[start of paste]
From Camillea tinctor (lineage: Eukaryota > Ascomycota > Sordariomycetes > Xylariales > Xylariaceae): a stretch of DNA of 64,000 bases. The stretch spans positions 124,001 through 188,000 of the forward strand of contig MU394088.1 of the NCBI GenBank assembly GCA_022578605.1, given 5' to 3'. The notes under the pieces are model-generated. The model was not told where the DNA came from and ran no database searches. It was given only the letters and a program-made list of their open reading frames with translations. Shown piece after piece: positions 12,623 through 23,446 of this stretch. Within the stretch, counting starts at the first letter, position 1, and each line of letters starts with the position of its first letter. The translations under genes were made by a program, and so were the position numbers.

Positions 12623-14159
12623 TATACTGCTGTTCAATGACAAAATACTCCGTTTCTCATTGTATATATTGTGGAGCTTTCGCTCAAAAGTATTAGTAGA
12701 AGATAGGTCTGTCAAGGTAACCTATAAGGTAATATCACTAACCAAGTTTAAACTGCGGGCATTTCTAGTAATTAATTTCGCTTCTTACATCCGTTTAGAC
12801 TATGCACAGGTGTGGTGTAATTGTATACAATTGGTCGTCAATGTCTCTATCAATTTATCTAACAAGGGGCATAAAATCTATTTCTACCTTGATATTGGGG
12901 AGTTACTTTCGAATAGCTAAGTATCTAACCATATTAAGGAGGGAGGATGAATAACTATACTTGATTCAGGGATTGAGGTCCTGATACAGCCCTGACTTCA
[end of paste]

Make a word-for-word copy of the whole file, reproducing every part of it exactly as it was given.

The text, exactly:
From Camillea tinctor (lineage: Eukaryota > Ascomycota > Sordariomycetes > Xylariales > Xylariaceae): a stretch of DNA of 64,000 bases. The stretch spans positions 124,001 through 188,000 of the forward strand of contig MU394088.1 of the NCBI GenBank assembly GCA_022578605.1, given 5' to 3'. The notes under the pieces are model-generated. The model was not told where the DNA came from and ran no database searches. It was given only the letters and a program-made list of their open reading frames with translations. Shown piece after piece: positions 12,623 through 23,446 of this stretch. Within the stretch, counting starts at the first letter, position 1, and each line of letters starts with the position of its first letter. The translations under genes were made by a program, and so were the position numbers.

Positions 12623-14159
12623 TATACTGCTGTTCAATGACAAAATACTCCGTTTCTCATTGTATATATTGTGGAGCTTTCGCTCAAAAGTATTAGTAGA
12701 AGATAGGTCTGTCAAGGTAACCTATAAGGTAATATCACTAACCAAGTTTAAACTGCGGGCATTTCTAGTAATTAATTTCGCTTCTTACATCCGTTTAGAC
12801 TATGCACAGGTGTGGTGTAATTGTATACAATTGGTCGTCAATGTCTCTATCAATTTATCTAACAAGGGGCATAAAATCTATTTCTACCTTGATATTGGGG
12901 AGTTACTTTCGAATAGCTAAGTATCTAACCATATTAAGGAGGGAGGATGAATAACTATACTTGATTCAGGGATTGAGGTCCTGATACAGCCCTGACTTCA